2020 has been a challenging year for everyone. The COVID-19 pandemic has led to unparalleled uncertainty and stress. Growing health concerns, soaring unemployment and a volatile economy has caused instability around the world. The manufacturing industry was not immune. In the onset of the pandemic, the manufacturing industry in Ontario was forecasting a 5.7 per cent decline in output for 2020 and Statistics Canada reported the drop in productivity in Canadian manufacturing led to the loss of 31,600 jobs.
Despite all this, we still have much to be grateful for. Appreciation is something we don’t always take enough time for – but it is incredibly important in business.
Why appreciation is important
Investing in a culture of appreciation is investing in your business. According to Business News Daily, the benefits include:
· Build trust between employee and employer
· Boost productivity
· Decrease turnover
Trust is essential for your team to produce quality work every day. You want your employees to want to come to work and put their best foot forward. Happy employees lead to consistent productivity – and that goes right to your bottom line.
All this also has an impact on employee retention. A survey from Glassdoor showed 53% of people say they feel more appreciation from their boss would help them stay longer at their company.
Retention is a big deal for any company. Hiring and training new employees can seriously cost you. In an industry like ours where the skilled worker shortage has been a pain point for years, retention is even more critical. That’s why investing in your workforce is just that – an investment. Do it right, and you’ll get a positive ROI. Appreciation plays a big role in that.
It seems simple, but showing gratitude is incredibly powerful. Especially in a time where people are facing so many fears, a little ‘thank you’ can go a long way.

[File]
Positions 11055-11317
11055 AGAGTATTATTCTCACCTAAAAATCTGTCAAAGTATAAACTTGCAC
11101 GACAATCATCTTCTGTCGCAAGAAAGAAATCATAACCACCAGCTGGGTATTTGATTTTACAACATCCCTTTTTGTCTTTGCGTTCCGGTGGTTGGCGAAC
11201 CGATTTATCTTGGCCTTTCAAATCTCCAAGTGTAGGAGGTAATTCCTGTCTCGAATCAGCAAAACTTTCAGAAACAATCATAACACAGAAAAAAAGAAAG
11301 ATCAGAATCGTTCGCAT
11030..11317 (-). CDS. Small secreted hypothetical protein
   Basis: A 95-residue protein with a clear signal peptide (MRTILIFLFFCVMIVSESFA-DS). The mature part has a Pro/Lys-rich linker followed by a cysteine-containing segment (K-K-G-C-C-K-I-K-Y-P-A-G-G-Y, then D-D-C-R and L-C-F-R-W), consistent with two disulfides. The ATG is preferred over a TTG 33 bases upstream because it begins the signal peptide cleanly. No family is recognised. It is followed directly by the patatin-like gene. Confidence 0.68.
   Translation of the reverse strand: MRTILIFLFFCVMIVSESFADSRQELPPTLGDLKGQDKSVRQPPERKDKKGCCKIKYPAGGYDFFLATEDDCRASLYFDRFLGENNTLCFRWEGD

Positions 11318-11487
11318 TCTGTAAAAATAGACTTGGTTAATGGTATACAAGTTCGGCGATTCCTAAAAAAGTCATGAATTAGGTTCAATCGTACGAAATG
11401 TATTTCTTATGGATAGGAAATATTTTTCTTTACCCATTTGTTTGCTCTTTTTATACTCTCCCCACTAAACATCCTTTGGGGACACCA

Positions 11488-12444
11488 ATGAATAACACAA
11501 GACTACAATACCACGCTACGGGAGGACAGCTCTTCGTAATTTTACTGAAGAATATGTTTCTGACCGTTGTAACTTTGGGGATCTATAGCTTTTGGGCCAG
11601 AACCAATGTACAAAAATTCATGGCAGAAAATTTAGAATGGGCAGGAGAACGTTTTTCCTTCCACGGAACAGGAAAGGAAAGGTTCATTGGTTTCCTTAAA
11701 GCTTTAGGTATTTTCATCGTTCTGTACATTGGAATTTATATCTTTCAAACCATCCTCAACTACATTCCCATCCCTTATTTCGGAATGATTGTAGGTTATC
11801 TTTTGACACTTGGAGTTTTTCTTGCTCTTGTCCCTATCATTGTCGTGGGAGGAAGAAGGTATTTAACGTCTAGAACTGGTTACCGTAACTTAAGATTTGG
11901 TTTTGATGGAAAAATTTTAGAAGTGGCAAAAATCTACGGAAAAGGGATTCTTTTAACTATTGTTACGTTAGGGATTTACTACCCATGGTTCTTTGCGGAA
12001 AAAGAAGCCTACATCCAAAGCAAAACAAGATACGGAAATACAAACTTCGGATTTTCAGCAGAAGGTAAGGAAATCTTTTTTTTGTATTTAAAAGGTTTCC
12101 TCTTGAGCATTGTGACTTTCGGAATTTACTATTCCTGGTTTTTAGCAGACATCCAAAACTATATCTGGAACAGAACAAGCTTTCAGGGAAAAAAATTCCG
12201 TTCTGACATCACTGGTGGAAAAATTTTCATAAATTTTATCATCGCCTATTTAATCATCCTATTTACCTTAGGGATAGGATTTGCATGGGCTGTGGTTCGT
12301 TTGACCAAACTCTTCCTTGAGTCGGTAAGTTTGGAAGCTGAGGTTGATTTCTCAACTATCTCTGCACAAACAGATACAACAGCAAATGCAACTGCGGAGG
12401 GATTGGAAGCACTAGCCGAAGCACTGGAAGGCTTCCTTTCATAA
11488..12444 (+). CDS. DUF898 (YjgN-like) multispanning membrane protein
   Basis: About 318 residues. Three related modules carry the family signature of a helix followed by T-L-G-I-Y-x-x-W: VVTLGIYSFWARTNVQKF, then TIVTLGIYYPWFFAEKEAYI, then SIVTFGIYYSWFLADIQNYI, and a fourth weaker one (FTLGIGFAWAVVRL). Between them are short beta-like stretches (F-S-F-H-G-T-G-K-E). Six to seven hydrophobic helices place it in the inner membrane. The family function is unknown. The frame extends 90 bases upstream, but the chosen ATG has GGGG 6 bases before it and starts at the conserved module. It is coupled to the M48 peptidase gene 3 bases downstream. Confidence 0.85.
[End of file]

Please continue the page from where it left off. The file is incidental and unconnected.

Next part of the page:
How to show to show appreciation in the workplace
It’s important to listen, check in and tell your team why you value them. Be proactive and consistent. Don’t wait until a big accomplishment to thank your staff. Make it a habit, part of your culture.
It’s also important to not just focus on results, but behaviour and inherent value. Your employees are human beings after all, and we all want to be recognized and appreciated for who we are and what we bring to the table.
Another tip: be specific. Gratitude is more meaningful when it is tied to something specific and relevant. Tailor your appreciation to the individual. Let them know you notice their personal dedication and it matters. A generic “thank you for working so hard” is one thing, but “thank you for helping us deliver the job so efficiently. Your skills in X helped us cut production time by X” takes it one step further.
Above all else, make it genuine. Authenticity is not just a buzz word – people notice and value it. Appreciation doesn’t have the same effect if it comes across an inauthentic. In fact, it can have the opposite effect.
Make it part of your daily management style to notice positive attitudes and actions – big and small – and communicating it. Thanking your team will not only impact employee happiness and engagement, but productivity and retention. With a culture of genuine gratitude everyone wins.